The piece is divided into four sections: The Pain, Taking Control, The Descent, and The End. Every word is worth your time, but there were a couple moments in this story that are looping in my head like a melody.
The first moment comes in Rio. Her story – that she would someday end her life through euthenasia – got out. The story that funneled down to the tabloids, and soon this incredibly personal contemplation had become bent into headlines like “‘I’ll Go for Gold, Then Kill Myself,’ Says Paralympian Hopeful,”. A moment that should’ve been a triumph of life became about her impending death.
This was her response. Talk about courage and grace:
The next moment comes when Vervoort asks Keh when she can see the finished article. After “more than one attempt” he explained the plan was to see this through to the end of her life. “She would never read what I would write about her life, never see all the photographs Lynsey was taking of her.”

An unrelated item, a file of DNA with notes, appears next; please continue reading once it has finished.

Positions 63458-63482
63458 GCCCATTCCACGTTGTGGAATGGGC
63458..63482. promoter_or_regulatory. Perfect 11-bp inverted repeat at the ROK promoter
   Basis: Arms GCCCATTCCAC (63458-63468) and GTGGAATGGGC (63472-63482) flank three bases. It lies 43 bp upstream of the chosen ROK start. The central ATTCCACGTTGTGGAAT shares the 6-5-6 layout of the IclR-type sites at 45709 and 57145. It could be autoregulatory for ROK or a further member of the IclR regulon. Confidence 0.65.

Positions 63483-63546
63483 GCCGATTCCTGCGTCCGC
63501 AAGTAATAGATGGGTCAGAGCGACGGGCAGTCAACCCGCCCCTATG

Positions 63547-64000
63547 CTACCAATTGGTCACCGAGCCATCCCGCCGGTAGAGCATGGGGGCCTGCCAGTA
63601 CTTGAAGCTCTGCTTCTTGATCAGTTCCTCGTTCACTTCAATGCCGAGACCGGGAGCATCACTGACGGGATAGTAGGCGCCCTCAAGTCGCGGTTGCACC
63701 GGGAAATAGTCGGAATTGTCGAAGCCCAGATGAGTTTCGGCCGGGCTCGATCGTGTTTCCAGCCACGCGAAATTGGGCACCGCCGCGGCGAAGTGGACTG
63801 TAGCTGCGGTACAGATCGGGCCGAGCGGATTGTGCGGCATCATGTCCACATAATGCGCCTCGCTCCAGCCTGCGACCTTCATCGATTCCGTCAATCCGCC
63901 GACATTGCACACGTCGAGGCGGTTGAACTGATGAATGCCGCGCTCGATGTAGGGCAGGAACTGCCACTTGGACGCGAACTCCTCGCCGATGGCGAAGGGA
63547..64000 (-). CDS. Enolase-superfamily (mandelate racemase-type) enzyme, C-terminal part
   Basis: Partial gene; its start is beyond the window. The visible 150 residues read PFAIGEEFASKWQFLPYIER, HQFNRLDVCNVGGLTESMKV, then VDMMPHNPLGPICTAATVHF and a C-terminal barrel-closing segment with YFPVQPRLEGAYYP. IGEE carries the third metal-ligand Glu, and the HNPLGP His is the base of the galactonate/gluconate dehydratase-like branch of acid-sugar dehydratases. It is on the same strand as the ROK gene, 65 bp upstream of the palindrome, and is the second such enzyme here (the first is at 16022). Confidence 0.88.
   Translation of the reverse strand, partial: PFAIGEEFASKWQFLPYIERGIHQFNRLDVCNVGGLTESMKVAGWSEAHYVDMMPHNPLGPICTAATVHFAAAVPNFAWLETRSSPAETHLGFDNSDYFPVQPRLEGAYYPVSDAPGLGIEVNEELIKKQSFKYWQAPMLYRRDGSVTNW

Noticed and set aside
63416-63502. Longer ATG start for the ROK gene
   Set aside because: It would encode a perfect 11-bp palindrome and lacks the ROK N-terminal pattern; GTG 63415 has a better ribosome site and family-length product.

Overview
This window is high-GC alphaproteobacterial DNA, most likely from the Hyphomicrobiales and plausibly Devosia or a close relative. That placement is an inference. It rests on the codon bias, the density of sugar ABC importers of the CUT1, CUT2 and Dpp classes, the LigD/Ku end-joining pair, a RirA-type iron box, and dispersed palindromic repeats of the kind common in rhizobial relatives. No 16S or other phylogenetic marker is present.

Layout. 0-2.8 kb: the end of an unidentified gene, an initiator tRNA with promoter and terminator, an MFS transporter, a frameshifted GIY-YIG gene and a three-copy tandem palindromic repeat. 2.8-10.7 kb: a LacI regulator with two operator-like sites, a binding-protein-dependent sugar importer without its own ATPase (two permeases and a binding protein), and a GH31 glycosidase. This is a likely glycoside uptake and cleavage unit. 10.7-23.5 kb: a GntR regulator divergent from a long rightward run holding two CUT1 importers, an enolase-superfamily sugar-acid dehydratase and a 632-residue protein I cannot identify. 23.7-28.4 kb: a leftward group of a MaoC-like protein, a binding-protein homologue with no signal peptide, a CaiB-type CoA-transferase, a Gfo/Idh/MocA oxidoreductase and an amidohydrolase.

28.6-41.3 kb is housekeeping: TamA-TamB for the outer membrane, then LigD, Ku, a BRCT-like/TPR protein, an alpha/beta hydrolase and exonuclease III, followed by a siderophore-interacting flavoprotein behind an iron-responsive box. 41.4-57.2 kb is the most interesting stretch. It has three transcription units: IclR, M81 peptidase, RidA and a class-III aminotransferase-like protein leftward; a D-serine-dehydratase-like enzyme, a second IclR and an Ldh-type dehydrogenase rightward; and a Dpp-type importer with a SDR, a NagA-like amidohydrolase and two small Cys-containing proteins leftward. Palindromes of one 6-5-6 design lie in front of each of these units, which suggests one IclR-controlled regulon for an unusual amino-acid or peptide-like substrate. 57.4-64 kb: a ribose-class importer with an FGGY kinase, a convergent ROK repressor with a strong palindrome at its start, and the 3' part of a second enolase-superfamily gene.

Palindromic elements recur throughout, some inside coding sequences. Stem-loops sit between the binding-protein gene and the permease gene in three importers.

The last moment is when, at the goodbye party with friends and family, the doctor arrives at her apartment for the final time. He’s there to administer the drugs that will end Vervoort’s suffering.
“When Dr. Distelmans arrived two hours later, most of the guests were gone. Vervoort was sipping cava and munching on Maltesers chocolates, a guilty pleasure. She offered him one.”
There are beautiful, light moments, too. The weight of the story doesn’t crush those, and what resonates most is Vervoort’s passion for life, for the little things like champagne, sophomoric jokes, and chocolates.